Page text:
EMS program gets boost by passage of Bond ’C’ in election

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Education > UNM-LA gets $500K from state

The University of New Mexico Los Alamos received some life saving support for its Emergency Medical Services program when voters went to the polls Nov. 4.
Voters across the state were able to do that by voting for the “Bond C” question, which allowed the state to release $140 million in general obligation bonds to help fund some apparently much needed capital improvement projects within the state’s network of special schools tribal schools, colleges and universities.
The question on the ballot was: “Shall the state be authorized to issue general obligation bonds in an amount not to exceed $140 million to make capital expenditures for certain higher education, special schools and tribal schools capital improvements and acquisitions and provide for a general property tax imposition and levy for the payment of principal of, interest on and expenses incurred in connection with the issuance of the bonds and the collection of the tax as permitted by law?”
The $140 million will be distributed among at least 20 educational institutions across the state. UNM-LA will be receiving a half million dollars of that funding, which will be used to renovate and design a space for its emergency services program.
UNM-LA CEO Wynn Goering made the announcement at a recent UNM-LA Advisory Board meeting.
“We are $500,000 richer than we were on Nov. 3, courtesy of the vote on Bond C,” he said.
Goering was also happy to share with the advisory board that Los Alamos was one of the counties that clearly voted in favor of it. In recent local elections, Los Alamos voters rejected at least two attempts by UNM-LA to raise residents’ property taxes between one and two percent to help pay for the growth of the campus programs and facilities. According to the website of New Mexico Secretary of State Dianna Duran, 57.77 percent of Los Alamos residents voted in favor of the question while 42.23 percent voted against it.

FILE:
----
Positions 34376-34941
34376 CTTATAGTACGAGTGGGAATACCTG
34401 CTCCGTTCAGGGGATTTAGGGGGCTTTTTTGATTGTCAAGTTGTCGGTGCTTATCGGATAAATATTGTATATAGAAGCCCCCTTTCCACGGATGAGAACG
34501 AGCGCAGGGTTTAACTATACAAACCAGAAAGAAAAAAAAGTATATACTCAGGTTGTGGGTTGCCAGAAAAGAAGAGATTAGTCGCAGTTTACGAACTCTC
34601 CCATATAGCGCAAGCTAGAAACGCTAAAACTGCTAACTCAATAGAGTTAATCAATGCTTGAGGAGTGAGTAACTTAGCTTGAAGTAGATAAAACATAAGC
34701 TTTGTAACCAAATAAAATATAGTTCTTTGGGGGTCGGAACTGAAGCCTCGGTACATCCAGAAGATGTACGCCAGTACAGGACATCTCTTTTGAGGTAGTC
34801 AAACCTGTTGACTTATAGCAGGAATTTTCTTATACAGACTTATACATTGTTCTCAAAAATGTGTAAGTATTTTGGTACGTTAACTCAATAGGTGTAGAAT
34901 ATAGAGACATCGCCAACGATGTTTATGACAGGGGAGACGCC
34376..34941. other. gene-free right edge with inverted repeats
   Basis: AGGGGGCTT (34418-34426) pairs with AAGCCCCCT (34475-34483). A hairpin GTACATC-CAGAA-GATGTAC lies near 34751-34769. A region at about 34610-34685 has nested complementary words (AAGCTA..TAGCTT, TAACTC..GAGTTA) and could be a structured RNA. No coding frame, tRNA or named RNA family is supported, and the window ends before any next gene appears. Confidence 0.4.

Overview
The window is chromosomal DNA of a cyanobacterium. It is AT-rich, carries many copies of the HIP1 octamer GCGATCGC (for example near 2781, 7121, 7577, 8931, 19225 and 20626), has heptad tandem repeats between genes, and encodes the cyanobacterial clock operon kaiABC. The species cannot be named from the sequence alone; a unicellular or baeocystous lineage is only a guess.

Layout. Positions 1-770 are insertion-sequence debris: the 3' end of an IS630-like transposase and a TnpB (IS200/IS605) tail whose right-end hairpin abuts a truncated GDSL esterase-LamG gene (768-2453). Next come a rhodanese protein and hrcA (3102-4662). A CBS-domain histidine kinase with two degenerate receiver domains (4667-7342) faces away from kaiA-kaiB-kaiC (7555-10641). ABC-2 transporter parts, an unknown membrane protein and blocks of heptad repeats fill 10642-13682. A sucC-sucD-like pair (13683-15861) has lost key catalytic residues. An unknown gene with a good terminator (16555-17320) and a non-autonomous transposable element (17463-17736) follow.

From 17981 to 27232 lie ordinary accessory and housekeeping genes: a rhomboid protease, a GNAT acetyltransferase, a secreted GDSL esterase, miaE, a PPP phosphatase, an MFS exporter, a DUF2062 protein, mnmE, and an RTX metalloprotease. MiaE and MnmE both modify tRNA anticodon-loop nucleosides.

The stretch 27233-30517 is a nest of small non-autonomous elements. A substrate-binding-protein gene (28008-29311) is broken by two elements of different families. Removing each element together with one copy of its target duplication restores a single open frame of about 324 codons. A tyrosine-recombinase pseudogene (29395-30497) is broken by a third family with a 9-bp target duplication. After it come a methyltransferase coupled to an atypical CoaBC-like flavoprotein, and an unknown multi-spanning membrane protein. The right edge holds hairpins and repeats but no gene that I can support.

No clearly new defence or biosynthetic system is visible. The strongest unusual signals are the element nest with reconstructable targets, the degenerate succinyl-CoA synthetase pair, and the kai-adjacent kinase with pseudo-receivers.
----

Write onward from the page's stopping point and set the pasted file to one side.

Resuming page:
In all, 6,056 residents voted on the question, according to the website.
UNM-LA Advisory Board Chairman Stephen Boerigter was glad to hear the news.
“It’s very good for high education in New Mexico, and it’s exactly what UNM-LA needs to improve its facilities in order to deliver a quality STEM (Science Technology Engineering Math) focused education for northern New Mexico,” he said, adding that he was also very happy to see that Los Alamos voters came through this time for the school and voted in favor of the question.
UNM-LA offers an Associate of Science, two-year transfer degree as well as an Associate of Science in Emergency Medical Service degree.
UNM-LA recently started the program, which according to a statement on its website, is specifically tailored toward the emergency medical needs of Los Alamos County as well as surrounding counties. The program meets the 1998 EMT National Standard Curriculum requirements and includes state requirements and nationally-recognized best practices for EMTs.
Completion of the 72 credit hour course qualifies students for the New Mexico and National Registry testing. Program completion also qualifies them for admission to the University of New Mexico’s Bachelor of Science in Emergency Medical Services program.
Goering, who was appointed CEO of UNM-LA a few months ago, sees good things ahead for the school’s emergency services program.
“I was especially pleased to see that Los Alamos County voters supported the measure by a nearly 3-2 margin,” he said. “UNM-Los Alamos’ $500,000 share of the proceeds will underwrite a thorough renovation of the space where we deliver our EMT program. It will cover everything from specialized equipment to structural repairs to the building.”